Leather Preservation

Leather Preservation

Give your seats a face-lift

As anyone who's ever been to Palm Springs realizes, skin preservation is big business. Chemical peels, Botox, moisturizers and wrinkle creams are apparently making a lot of dermatologists and washed-up-actresses-turned-infomercial-hostesses a lot of money. But, just as your skin needs care and moisture, so does your leather upholstery.


First, the upholstery should be clean, cool and dry. Some leather preservers have mild cleaning agents, but spots and grime should first be attacked with the proper product.

Unfortunately, cows aren't privy to modern advances in cosmetics technology. If they were, leather upholstery might look like the top of a tom-tom drum and be as smooth as Joan Rivers' cheeks. Instead, leather-preserver products function as kind of youth serum for upscale upholstery. While these dressings don't act like Botox for seat coverings, they will slow down the clock and keep leather upholstery looking and feeling its best longer.

Cleaning leather upholstery is covered elsewhere on this site. Obviously, the surface should be cleaned before it can be preserved/protected. But don't get frustrated if the upholstery won't come squeaky-clean: Cows tend to roll in dirt, which becomes deeply imbedded in their hides. The industry term for this perma-dirt is "patina."


Apply the preserver to a clean, soft terrycloth towel. Generously but gently massage the product into the leather. Let the dressing penetrate for a few minutes, then buff with a clean towel.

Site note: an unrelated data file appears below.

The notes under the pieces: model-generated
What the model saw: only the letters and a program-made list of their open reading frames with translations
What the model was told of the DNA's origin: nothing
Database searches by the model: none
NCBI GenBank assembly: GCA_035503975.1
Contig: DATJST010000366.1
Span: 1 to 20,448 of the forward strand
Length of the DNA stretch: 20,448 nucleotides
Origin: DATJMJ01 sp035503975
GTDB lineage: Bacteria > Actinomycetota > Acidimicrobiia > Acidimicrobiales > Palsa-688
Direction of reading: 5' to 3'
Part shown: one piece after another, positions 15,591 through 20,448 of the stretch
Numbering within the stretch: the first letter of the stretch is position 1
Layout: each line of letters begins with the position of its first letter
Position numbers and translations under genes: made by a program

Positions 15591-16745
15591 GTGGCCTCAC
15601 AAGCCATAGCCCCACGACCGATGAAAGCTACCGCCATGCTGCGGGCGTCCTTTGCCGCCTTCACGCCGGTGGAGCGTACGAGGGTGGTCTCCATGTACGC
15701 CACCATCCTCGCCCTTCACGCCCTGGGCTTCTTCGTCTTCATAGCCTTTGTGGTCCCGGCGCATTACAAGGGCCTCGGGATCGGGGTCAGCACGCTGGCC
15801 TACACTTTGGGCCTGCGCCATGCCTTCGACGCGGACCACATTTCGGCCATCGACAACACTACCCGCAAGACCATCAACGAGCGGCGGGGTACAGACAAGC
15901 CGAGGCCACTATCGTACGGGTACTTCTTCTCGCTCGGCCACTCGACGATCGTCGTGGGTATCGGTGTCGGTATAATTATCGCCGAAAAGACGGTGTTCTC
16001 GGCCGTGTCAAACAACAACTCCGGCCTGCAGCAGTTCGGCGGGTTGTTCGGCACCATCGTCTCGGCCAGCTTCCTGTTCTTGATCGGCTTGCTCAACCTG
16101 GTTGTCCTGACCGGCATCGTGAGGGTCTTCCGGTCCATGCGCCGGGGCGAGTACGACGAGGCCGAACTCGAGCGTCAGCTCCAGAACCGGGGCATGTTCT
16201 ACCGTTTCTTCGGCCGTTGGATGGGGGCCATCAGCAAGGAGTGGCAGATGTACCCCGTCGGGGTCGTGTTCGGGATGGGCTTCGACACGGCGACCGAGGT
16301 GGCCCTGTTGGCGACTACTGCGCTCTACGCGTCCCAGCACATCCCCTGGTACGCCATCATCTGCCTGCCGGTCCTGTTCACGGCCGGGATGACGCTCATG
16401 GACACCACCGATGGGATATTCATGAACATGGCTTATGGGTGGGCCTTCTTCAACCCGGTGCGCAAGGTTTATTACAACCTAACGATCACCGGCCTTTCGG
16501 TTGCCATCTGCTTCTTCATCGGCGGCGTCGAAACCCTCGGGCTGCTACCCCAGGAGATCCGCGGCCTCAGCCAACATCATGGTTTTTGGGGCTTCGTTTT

Also realize that many leather preservers are only intended to be used as needed (instead of as part of a regularly scheduled car-care regime). Just as too much Botox can apparently cause partial paralysis, over-protecting leather upholstery can actually backfire. Regular cleaning is good (especially for die-hard drive-through diners), but leather protectors/preservers should generally be used only when the upholstery begins to feel dry.

The bottom line: supplementing the suppleness. Using leather conditioners will help your upholstery age gracefully. Look at it as sunscreen for your seat skins.


Armor All, www.armorall.com

Blue Coral/Black Magic/Westley's, www.bluecoral.com

Eagle One, www.eagle.one.com

Lexol, www.lexol.com

Meguiar's, www.meguiars.com

Mothers, www.mothers.com

303 Products, www.303-products.com

3M Co., www.3m.com

Turtle Wax/Formula 2001, www.turtlewax.com

Zymol, www.zymol.com

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